The Five Senses and Beyond: The Encyclopedia of Perception - Jennifer L. Hellier 2017


Retinopathy or diabetic retinopathy is an eye condition that develops in individuals that have either Type 1 or Type 2 diabetes. This condition occurs when the blood vessels from the light-sensitive tissue at the retina are damaged. The blood vessels in the eye provide the necessary nutrients to the retina so that when light hits the eye, the retina processes the light rays into electrical impulses to travel to the visual cortex. The brain then converts these impulses into images with depth and distance. Diabetes is normally associated with complications of the body’s ability to properly store and utilize sugar. Increased levels of sugar affect the circulatory system of the retina or glucose that eventually causes damage to the blood vessels. According to the Centers for Disease Control and Prevention, millions of Americans ages 40 years and older have retinopathy due to either Type 1 or Type 2 diabetes. Americans who are 20 years and older are also at high risk, especially due to the correlation of increasing obesity rates in this age group within the United States. Women who have diabetes and are also pregnant have a greater rate of developing retinopathy.


With prolonged diabetes, retinal blood vessels start to leak fluid that distorts the curve of the lens in the eyes. This leads to blurry vision, spots, or floaters in the center or field of vision, and difficulty with night vision. Sudden loss of vision in one eye and seeing rings or flashing lights are also attributed to diabetic retinopathy. Risk factors for developing these symptoms include poorly controlled diabetes, poorly controlled blood pressure, high cholesterol levels, and sleep apnea. Macular edema is one prominent change to the eye in which there is swelling or thickening of the macula due to leaking fluid. Macular ischemia can also occur and is due to capillaries collapsing, causing blurry vision. There are several stages to diabetic retinopathy, including mild nonproliferative, moderate nonproliferative, severe nonproliferative, and proliferative retinopathy.


There are two main stages of diabetic retinopathy: nonproliferative retinopathy, in which the blood vessels start to leak fluid; and proliferative retinopathy, a later stage of the condition in which new blood vessels grow around the retina and the vitreous humor. Without treatment, the blood vessels might burst, resulting in cloudy sight or scars on the retina. In the beginning stages of this condition, swelling in blood vessels (microaneurysms) can occur. In moderate nonproliferative retinopathy, some of the blood vessels are blocked, causing the progression to severe nonproliferative retinopathy as more blood vessels are blocked. During proliferative retinopathy, new but fragile blood vessels are stimulated to grow in order to provide nourishment to the retina. When these new blood vessels pop due to their fragility, the released blood can lead to vision loss and blindness. In the later stages of the condition, leaks in the blood vessels can alter the eye’s jelly-like vitreous humor (located in the vitreous body between the lens and retina) and cause blindness.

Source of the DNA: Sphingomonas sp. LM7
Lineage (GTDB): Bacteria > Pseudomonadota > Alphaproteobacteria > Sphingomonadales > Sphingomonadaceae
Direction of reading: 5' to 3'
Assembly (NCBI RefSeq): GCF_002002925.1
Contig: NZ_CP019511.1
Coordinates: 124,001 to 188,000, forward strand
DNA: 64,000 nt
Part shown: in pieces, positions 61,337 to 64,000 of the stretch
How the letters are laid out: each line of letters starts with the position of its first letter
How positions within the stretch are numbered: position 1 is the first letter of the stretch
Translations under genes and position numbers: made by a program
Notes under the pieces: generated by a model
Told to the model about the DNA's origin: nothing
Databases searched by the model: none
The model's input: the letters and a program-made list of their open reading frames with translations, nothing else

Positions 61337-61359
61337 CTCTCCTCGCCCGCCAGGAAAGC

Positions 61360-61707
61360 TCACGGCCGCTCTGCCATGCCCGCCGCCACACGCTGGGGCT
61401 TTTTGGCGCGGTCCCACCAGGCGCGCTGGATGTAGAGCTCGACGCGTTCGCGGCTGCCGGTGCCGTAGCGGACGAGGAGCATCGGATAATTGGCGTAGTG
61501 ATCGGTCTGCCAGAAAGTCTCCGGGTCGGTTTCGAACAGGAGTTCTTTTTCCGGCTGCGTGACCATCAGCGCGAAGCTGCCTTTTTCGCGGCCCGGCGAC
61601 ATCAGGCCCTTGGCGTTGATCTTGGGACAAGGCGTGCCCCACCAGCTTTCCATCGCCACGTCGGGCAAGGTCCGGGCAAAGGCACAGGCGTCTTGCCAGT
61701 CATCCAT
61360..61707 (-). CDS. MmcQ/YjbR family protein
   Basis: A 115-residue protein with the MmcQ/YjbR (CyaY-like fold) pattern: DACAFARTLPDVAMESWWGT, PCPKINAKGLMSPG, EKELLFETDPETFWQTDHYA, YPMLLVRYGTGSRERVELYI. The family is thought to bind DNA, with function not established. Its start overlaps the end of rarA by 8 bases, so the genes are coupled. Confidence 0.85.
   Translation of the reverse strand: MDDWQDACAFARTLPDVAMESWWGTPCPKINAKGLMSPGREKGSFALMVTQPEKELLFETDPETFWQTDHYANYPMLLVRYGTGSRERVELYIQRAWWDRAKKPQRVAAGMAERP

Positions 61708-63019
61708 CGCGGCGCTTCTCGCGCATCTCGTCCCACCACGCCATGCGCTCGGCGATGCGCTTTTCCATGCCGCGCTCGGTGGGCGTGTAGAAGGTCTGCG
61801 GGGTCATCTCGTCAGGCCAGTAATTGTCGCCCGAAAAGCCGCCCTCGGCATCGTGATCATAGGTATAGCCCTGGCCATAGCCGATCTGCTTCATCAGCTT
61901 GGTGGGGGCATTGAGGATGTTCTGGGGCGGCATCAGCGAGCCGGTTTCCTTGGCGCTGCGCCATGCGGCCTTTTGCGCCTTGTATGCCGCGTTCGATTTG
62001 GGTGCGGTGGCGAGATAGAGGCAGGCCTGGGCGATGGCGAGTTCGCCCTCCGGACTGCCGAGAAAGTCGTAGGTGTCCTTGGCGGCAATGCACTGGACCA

Diagnosis and Treatment

Doctors can examine the state of the condition using a test called fluorescein angiography. A dye is injected through the veins and as the blood flows, the dye appears in the retina. Photographs of the retina are then evaluated to detect the progression of the disease. Individuals with diabetes can monitor the rate at which this condition progresses by adjusting their blood glucose intake and lowering their risk by controlling levels of blood sugar, blood pressure, and blood cholesterol to decrease the progression. If untreated, the scars on the back of the retina can pull the retina away from the back of the eye, leading to retinal detachment and resulting in permanent blindness. There are several options to treat the condition as shown in the accompanying table.




Anti-VEGF (vascular endothelial growth factor) therapy

An injection to the back of the eye that contains an antibody to remove the VEGF.

Prevents the growth of new vessels.

Intraocular steroid injection

Treats diabetic macular edema.

Reduces the amount of leaking fluid.

Laser surgery

Treats the retina through a laser procedure.

Removes scar tissue or repairs tears in the retina once the vitreous gel is removed (see Vitrectomy).


Vitreous gel is surgically removed from the eye. Usually performed in cases of advanced proliferative diabetic retinopathy.

May be needed to repair retinal detachment or to remove blood from a vitreous hemorrhage.

Simi Abraham

See also: Blindness; Retina; Visual System

Further Reading

Chee Wai Wong, Tien Yin Wong, Ching-Yu Cheng, & Charumathi Sabanayagam. (2014). Kidney and eye diseases: Common risk factors, etiological mechanisms, and pathways. Kidney International, 85, 1290—1302.

National Eye Institute. (2015). Facts about diabetic eye disease. Retrieved from